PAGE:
September 11, 2012 Meeting - Dr Sarajit Basu - Carbon capturing system for mitigation of global warming

6:00pm: Social Hour | 7:00pm: Dinner | 8:00pm: Presentation
Ivar's Salmon House (Chinook Room), 401 NE Northlake Way | map

Dr Sarajit Basu
Fellow of Indian Institute of Chemical Engineers, Fellow of Institution of Engineers India

Dr Basu, graduated in Chemical Engineering and PhD from the Indian Institute of Technology (IIT), Bombay in 1968. Dr Basu, carried out Post Doctoral work as Alexander Humboldt Fellow in Germany. Member of the Faculty of Chemical Engineering & Biomedical Engineering (BME) for over 30 years at the IIT Bombay. He has guided 15 Doctoral and 45 M.Tech Dissertations.

Dr Basu has over 100 publications & Conference presentations, in the fields of Process Engineering, and Membrane based separation Technology (MBST) in industrial separation operations, Water Recycling, and BioMed Engineering. As UNO Expert/Visiting Professor/Scientist, Dr Basu carried out assignments in Southeast Asia, Africa, Germany, France, USA and Canada.

Currently Dr Basu is a visiting Professor at Calcutta University and Institute of Genetic Engineering and Chairman, The Institution of Engineers, (India), West Bengal State Centre, Calcutta, India.

Abstract: Carbon capturing system ( CCS ) for mitigation of global warming ( GW )
An attempt has been made in this overview on technology options available for mitigation of Global Warming by

a)    Clean coal technology in IGCC & membrane system in post combustion electric power generation plants
b)    Integrated biological sequestration of CO2 in micro-algal ( MA ) culturing ponds with simultaneous production of biofuel (lipids), protein, bio-manure plus CDM benefits
c)    MA culturing in photo membrane bioreactor ( PMBR ) at high biomass consistency, and
d)    Membrane contact absorption system ( MCAS ) for scrubbing CO2 in NH4OH .

In collaboration with Sun Plant Agro Ltd., a Project initiated at the Institute of Genetic Engineering ( IGE), near Calcutta, India on biological fixation of CO2 with locally available MA ( Chlorella, Diatoms, Euglena, Anablena, and Scnedesmus sp ) have been collected, screened, and identified, and growth parameters optimized.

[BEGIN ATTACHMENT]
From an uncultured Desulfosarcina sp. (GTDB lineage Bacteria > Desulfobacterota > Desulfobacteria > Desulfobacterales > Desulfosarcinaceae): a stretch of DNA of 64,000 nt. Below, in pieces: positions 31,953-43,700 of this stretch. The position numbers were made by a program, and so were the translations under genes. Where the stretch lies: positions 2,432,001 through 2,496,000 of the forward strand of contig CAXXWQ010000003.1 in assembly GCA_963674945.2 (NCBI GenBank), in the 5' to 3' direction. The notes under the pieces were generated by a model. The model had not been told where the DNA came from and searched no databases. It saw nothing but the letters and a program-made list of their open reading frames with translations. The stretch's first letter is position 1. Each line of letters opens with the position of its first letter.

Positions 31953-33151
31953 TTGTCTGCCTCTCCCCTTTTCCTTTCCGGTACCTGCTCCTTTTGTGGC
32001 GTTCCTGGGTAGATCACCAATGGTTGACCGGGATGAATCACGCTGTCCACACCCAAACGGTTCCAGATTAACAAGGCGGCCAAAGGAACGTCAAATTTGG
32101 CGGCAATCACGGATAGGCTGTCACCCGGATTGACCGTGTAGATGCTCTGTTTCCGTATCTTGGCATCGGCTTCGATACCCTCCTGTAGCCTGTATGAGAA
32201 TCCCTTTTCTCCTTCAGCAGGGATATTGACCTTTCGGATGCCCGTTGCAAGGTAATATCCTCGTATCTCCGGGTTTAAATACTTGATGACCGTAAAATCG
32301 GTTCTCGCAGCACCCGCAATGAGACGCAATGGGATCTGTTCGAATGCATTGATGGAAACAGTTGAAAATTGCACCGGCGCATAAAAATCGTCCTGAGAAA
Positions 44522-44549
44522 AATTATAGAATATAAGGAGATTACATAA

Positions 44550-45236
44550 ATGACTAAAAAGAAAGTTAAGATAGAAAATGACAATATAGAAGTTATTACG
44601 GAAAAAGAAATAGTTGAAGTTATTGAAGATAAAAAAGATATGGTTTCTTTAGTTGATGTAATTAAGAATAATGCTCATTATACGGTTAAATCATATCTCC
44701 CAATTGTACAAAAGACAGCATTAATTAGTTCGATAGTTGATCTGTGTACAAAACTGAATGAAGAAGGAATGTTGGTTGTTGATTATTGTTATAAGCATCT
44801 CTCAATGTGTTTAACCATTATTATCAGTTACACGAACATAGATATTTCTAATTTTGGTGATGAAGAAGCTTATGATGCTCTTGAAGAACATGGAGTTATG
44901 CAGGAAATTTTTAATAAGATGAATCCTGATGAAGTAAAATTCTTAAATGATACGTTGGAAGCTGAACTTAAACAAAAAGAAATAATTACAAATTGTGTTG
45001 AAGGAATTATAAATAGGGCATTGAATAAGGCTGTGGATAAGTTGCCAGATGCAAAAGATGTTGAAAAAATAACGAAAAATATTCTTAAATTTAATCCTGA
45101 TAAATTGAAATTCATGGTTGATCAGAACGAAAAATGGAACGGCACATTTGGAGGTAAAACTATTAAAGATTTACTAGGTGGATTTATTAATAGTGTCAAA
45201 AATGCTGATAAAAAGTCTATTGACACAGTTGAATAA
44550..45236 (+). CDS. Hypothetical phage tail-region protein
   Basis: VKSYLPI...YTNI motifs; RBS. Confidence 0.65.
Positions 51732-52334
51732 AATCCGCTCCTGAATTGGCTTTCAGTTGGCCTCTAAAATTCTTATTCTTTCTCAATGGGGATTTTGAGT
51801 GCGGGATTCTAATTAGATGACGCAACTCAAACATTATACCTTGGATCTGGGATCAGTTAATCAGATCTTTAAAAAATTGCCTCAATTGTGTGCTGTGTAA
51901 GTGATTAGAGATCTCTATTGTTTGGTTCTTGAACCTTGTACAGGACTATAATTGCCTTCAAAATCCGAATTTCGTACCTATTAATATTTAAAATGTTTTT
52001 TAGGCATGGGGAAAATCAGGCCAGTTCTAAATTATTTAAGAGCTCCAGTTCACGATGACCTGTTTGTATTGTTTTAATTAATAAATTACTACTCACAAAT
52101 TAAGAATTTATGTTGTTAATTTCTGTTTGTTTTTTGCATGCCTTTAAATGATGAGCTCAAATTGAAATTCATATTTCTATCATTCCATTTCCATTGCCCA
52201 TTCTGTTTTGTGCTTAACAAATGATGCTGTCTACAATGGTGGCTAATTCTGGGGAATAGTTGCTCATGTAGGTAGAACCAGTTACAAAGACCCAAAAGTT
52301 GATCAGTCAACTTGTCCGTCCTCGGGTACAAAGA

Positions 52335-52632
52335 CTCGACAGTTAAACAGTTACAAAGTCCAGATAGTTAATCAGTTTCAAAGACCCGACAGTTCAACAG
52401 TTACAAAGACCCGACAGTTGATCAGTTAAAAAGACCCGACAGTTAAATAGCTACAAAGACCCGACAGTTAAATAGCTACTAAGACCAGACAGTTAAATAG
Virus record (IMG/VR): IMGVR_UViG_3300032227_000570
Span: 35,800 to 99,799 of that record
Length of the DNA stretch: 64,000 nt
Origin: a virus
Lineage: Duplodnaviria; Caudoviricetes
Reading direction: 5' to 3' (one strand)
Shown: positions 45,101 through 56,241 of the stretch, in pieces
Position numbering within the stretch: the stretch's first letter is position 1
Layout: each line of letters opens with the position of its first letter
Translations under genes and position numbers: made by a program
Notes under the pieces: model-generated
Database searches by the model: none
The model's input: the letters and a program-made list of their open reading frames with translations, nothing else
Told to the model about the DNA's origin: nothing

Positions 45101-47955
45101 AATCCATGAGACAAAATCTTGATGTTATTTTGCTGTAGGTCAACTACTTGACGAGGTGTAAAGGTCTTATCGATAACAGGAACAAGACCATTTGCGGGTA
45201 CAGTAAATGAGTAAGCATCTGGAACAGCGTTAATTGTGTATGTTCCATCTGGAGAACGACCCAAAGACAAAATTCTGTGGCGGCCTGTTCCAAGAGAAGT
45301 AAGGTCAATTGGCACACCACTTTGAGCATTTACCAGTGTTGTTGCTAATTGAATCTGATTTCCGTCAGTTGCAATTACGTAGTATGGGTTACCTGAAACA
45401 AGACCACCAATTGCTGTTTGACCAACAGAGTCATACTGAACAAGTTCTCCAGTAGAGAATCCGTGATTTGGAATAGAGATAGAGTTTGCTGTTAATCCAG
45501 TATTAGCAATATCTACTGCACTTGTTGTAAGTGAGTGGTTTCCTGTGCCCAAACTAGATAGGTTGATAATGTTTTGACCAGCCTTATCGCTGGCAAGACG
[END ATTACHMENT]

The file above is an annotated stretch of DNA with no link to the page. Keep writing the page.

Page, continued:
For large scale Open Pond (OP) experimental Work, a nine channel pond (connected to three tanks in series) has been constructed (total surface area exposed around 40 sq.m ) with raceway design. After filling the OP system with tap water, from a overheat tank, pond water inoculated with mixed culture (250cc at 500ppm), and biological CO2 fixation allowed under atmospheric natural condition (CO2 concentration- 385 ppm) for 30 days, and biomass collected (after 3 days) at the rate of 2.50 kg/d (AD), with lipid content of around 30%, and protein-25 to 30%. In PMBR studies, tubular reactor of plexi-glass (3 inch dia, 5 ft height) - six in numbers in series- have been installed and preliminary Work completed at 2.20% biomass consistency. Work is still under progress. For MCAS, initial Work have been carried out in ceramic  membrane module , capillary configuration- 3mm id x1 m height, with NaOH as the CO2 solvent, with encouraging results, as compared to Lab made pyrex glass tubes with ceramic packings. In MCAS, system, problems like flooding, channeling, and foaming (associated with conventional maintenance intensive conventional packed absorption column,) has been eliminated with enhanced interfacial surface area for gas liquid reaction. For further work, polypropylene (highly hydrophobic) MCAS has been procured (Enka from Germany) and Work is in progress with ammonium hydroxide as the CO2 solvent, giving ammonium carbonate/bicarbonate as the useable fertilizer. For getting optimal benefits, it is proposed to distribute the flue-gas : 5- 10% in OP ( requiring large surface area ( 30-35 acres/MW ), 10 to 20% in PMBR, and the remaining 75-80% in MCAS. The presentation concludes with life style management as another option along with the technical alternatives for the mitigation of GW.OP system may be utilized in rural areas ( with large wet lands/ponds ) in the form of mini power plants ( 5-20 MW capacity ) , as decentralized power supply with locally available resources as an appropriate technology.

 

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